Q: What should a victim expect with regards to restitution?
A: If a victim suffered a financial loss as a result of a crime, it is mandatory that the defendant be ordered to pay restitution for crimes occurring after April 24, 1996. While there is no guarantee that payment will be made, it is important that victims keep detailed records of all crime-related losses and expenses. For most crimes committed prior to April 24, 1996, the sentencing judge has discretion to decide whether to order restitution depending on the defendant’s ability to pay. As a practical matter, however, a defendant who does not have assets or has little potential to make money may be unlikely to make meaningful restitution to crime victims. Restitution is paid exclusively by the defendant.
Q: When will I get my money?
A: Perhaps not for a very long time. Restitution is paid exclusively by the defendant and payment may depend on how many financial resources the defendant has at the time of sentencing and whether the defendant has any children or family members who depend on him/her for income. If the defendant is sentenced to prison, the U.S. Bureau of Prisons strongly encourages defendants to participate in the Financial Responsibility Program wherein half of what the defendant earns in prison is used to satisfy restitution obligations. Wages in prison can be as low as 11 cents per hour.
Q: What happened to all the money the defendant took from me?
A: The United States Attorney’s Office attempts to seize any assets the defendant has, though often the defendant has spent much or all of the victim’s money before an investigation begins or charges are brought.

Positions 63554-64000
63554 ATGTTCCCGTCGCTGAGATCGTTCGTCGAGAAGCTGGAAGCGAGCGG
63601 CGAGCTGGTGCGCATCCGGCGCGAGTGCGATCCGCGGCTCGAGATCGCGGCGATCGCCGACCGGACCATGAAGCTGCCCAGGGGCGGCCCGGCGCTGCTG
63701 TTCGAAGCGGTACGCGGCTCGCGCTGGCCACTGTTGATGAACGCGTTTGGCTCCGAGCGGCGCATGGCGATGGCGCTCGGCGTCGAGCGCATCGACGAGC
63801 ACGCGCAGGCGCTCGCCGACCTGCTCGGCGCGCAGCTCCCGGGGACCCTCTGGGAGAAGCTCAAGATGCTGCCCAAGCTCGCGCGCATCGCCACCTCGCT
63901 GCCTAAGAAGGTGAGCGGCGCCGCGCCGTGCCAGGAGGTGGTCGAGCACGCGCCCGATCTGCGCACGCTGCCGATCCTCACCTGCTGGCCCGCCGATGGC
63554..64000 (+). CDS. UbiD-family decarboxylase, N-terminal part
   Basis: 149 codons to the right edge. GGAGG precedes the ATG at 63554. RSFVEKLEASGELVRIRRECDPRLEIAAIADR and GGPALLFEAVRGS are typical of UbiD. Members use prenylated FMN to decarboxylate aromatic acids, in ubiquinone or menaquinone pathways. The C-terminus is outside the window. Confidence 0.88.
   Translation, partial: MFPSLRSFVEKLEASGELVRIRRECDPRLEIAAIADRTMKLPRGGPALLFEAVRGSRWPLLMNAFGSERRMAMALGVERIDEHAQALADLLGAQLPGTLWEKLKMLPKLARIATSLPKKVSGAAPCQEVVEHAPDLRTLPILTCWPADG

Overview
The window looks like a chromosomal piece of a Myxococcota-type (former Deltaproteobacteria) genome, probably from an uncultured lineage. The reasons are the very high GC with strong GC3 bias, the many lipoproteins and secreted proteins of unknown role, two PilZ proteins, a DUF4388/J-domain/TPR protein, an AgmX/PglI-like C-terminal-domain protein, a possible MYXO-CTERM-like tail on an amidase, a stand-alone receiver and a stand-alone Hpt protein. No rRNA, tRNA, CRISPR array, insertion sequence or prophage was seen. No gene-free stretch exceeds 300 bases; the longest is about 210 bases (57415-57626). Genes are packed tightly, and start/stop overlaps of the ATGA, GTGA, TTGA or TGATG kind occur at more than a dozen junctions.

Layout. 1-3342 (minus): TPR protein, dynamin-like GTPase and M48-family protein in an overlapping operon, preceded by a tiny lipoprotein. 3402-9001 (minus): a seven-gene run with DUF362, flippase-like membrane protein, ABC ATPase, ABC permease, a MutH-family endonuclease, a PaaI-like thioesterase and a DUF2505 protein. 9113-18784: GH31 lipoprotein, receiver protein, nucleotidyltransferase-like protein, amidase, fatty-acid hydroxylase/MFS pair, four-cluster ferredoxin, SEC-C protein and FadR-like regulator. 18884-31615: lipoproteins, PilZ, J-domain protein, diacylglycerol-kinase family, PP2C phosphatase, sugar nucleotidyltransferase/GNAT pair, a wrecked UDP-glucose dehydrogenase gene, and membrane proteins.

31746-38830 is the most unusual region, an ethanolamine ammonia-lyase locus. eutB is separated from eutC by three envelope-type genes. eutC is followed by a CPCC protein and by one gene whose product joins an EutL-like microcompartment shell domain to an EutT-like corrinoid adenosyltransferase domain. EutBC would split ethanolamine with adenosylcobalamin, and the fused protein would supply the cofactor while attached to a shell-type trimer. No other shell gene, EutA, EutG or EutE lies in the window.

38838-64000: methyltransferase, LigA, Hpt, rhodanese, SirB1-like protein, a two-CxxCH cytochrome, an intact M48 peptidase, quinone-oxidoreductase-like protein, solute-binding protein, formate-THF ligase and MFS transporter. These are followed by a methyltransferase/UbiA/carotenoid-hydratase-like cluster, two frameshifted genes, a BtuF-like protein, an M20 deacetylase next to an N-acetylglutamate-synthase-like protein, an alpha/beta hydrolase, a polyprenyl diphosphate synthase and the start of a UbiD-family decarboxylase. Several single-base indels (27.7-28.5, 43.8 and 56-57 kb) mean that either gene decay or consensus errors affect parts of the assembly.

Q: How is restitution collected and disbursed?
A: You will not receive any money directly from the defendant. The Clerk of the Court receives payments from the defendant. The Clerk will mail the restitution payments directly to you. You will not know in advance when a payment will be coming and payments may not be on a particular schedule. You should keep the Clerk of the Court advised of any name and/or address changes so that payments can be mailed to the correct address.
Q: How long will the defendant have to make payments?
A: Restitution judgments are in effect and can be enforced for up to 20 years.
Q: How will I be notified?
A: After the defendant is charged with a federal crime, victims are entitled to be notified of public court proceedings. In most instances victims will receive an initial letter from the United States Attorney’s Office and subsequent letters as case events warrant. Occasionally, in cases involving a large number of victims, alternative notification procedures may be used.
Q: How can I keep up to date on a case?
A: With the first written notification from the United States Attorney’s Office, victims will be provided with a Victim Identification Number (VIN) and a Personal Identification Number (PIN) to contact the automated Victim Notification System (VNS) Center for recorded information about the status of the case. Additionally, using the VIN and PIN, victims will be able to access the VNS Website to check the status of a case.
Q: What can I do if I haven’t been notified?
A: If you allege failure on the part of a Department of Justice employee to provide you your rights, you may file a written complaint. The complaint form should be mailed to:
Q: What do I need to know before coming to court?
A: Click on this link (http://www.justice.gov/usao/vae/Victim/comingtocourt.pdf) to view a handout that contains information necessary to attend court in the Eastern District of Virginia.
Q: Where can I get more information about the courts in the Eastern District of Virginia?
A: These links may be helpful:
United States District Court, Eastern District of Virginia
United States Court of Appeals for the Fourth Circuit
United States Bankruptcy Court, Eastern District of Virginia